Tag Archives: Kabbalah

Jews of the Week: Rav Saragossi and the Radbaz

Two Inspiring Sages

Tomb of Rabbi Yosef Saragossi in Ein Zeitim, Israel

Yosef Saragossi (1460-1507) was born to a religious Sephardic family, either in Saragossa, Spain, or in Syracuse, Sicily. He became a respected rabbi at a young age. Around the time of the Spanish Expulsion of 1492, Rav Saragossi settled in Tzfat. He discovered a tiny community of just 300 poorly-educated Jews, with not a single rabbi among them. Rav Saragossi revived the three synagogues in the city and founded new schools, reinvigorating Jewish life. His yeshiva soon attracted students from far and wide. Within a century, Tzfat was a major centre of Jewish learning, and the capital of Jewish mysticism. There, Rabbi Yosef Karo would produce the Shulkhan Aruch, still the central code of Jewish law, and there the Arizal (Rabbi Isaac Luria) revealed his Kabbalistic system, forever revolutionizing Judaism. Rav Saragossi was beloved not only by Tzfat’s Jews, but by its Muslim residents, too. In fact, the Muslim governor at the time paid two-thirds of Rav Yosef’s salary just to keep him from leaving. Rav Saragossi’s tomb remains an important pilgrimage site, and is known as a place of miracles. Because of one such miracle involving 500 white hens, he has been called Tzadik haLavan, “the White Saint”.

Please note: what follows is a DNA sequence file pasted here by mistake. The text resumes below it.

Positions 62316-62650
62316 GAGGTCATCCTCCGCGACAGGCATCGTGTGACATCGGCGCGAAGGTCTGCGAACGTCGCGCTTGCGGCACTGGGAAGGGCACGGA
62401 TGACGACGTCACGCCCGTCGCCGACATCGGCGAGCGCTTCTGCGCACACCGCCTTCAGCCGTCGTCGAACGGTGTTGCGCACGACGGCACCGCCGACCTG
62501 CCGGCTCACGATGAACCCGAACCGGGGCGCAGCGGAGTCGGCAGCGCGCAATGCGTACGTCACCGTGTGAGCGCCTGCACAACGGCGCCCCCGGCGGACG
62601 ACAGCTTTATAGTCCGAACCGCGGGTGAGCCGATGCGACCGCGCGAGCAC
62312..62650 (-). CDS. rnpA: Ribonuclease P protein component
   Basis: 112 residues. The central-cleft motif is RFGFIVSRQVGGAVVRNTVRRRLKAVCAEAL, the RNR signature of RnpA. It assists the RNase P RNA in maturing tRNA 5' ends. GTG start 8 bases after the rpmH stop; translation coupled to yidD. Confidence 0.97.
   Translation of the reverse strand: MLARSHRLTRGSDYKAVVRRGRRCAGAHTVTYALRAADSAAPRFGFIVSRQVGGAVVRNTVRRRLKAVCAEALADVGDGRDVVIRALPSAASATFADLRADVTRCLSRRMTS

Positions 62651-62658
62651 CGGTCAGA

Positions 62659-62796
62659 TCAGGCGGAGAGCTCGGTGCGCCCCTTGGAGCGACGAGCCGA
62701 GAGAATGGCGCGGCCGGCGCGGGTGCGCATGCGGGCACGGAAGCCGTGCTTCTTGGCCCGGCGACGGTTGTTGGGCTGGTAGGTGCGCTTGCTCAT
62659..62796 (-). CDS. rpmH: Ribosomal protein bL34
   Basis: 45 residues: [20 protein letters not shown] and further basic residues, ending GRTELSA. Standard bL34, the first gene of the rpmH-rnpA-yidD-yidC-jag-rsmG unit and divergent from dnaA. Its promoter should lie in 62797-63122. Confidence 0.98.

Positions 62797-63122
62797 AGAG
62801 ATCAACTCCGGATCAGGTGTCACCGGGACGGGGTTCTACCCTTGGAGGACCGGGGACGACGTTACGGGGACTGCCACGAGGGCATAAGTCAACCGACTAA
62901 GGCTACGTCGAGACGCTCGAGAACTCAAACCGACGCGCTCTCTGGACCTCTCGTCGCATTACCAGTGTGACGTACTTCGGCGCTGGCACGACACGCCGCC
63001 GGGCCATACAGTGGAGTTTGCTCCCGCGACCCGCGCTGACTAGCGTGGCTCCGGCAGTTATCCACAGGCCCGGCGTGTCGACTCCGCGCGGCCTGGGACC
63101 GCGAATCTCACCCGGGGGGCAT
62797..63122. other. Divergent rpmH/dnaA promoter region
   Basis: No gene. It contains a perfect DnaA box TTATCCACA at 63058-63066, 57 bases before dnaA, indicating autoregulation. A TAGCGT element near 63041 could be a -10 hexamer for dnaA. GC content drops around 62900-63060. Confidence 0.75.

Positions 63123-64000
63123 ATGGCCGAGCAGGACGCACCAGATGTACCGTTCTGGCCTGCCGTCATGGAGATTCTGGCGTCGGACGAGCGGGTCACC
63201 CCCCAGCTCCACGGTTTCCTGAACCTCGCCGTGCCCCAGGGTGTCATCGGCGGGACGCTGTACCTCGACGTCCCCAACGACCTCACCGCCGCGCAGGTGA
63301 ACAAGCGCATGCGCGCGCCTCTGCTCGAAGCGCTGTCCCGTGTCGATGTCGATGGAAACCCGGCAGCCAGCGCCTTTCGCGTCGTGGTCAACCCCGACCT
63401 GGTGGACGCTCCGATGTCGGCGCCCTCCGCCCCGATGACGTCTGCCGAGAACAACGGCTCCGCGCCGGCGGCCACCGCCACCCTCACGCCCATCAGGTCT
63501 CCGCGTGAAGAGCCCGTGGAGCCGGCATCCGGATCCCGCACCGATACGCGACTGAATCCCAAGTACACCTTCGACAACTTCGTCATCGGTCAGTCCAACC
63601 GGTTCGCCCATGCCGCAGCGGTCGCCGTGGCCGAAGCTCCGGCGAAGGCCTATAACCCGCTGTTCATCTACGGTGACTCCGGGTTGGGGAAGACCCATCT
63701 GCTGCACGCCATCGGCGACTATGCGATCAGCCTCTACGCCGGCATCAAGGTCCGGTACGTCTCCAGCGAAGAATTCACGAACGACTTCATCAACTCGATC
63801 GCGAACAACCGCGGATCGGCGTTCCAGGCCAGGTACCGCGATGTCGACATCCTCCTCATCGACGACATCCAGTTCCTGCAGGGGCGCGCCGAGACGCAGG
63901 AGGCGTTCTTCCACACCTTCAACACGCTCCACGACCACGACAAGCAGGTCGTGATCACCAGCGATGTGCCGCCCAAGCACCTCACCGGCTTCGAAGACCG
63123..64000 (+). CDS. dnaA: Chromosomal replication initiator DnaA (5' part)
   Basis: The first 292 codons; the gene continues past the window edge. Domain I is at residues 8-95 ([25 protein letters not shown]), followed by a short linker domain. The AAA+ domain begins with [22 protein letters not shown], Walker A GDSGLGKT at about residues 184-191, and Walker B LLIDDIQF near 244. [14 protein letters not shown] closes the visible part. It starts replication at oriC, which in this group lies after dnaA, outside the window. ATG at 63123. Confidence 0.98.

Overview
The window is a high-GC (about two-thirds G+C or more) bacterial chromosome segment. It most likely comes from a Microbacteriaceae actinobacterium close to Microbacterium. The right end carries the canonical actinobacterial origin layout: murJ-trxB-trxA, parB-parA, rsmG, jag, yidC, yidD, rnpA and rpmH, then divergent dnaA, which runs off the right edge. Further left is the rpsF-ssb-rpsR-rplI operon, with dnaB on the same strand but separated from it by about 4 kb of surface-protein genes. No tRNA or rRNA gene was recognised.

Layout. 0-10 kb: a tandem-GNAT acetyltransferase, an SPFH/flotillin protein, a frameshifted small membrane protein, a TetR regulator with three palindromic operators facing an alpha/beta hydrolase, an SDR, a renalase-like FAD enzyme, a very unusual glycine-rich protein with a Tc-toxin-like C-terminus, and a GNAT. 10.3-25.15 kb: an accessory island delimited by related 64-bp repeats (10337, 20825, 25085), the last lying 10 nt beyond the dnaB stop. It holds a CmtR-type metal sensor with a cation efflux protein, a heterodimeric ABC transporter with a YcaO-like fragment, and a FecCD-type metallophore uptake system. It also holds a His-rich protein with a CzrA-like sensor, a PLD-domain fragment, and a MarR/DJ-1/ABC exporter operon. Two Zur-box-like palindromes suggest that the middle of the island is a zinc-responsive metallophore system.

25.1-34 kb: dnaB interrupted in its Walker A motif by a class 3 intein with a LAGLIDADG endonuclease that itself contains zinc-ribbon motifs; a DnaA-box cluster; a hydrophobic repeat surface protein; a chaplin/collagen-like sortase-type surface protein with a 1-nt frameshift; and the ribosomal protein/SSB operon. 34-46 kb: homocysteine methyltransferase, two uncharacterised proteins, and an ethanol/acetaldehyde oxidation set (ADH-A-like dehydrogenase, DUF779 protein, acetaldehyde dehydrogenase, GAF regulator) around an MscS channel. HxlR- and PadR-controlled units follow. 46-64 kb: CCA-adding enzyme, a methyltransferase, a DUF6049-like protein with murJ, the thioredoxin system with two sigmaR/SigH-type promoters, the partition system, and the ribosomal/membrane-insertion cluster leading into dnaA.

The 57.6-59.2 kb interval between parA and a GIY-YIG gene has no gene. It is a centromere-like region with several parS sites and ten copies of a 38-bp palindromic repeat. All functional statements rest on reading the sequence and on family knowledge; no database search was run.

One of Rav Saragossi’s foremost students was David ben Shlomo ibn Abi Zimra (c. 1479-1589). He, too, was born in Spain, and was exiled around the time of his bar mitzvah. His family settled in Tzfat, and the young David studied in Rav Saragossi’s yeshiva. Becoming a renowned rabbi of his own (later known by his initials, Radbaz, as is common among Jewish sages), he moved to Egypt and became a member of its beit din, the Jewish court. He would soon be appointed Hakham Bashi, Egypt’s chief rabbi. Meanwhile, the Radbaz made some good investments, and became exceedingly wealthy. He built a new yeshiva in Cairo, and it was there that a young Isaac Luria, the Arizal, would get his start. After serving as Chief Rabbi for nearly forty years, writing a number of important books, and penning over 3000 responsa, the Radbaz retired at age 90. He left most of his wealth for the poor, then returned to the Holy Land. Although he wished to settle in Jerusalem, the Ottomans made it difficult for Jews to live there, so the Radbaz returned to Tzfat. He was immediately placed on the highest beit din, alongside Rav Yosef Karo. The Radbaz merited to live many more years, inspiring a new generation of rabbis, including the great Rabbi Chaim Vital. He was over 100 years old when he passed away.

Words of the Week

It is never too late to be what you might have been.
– George Eliot

Jew of the Week: the Alter Rebbe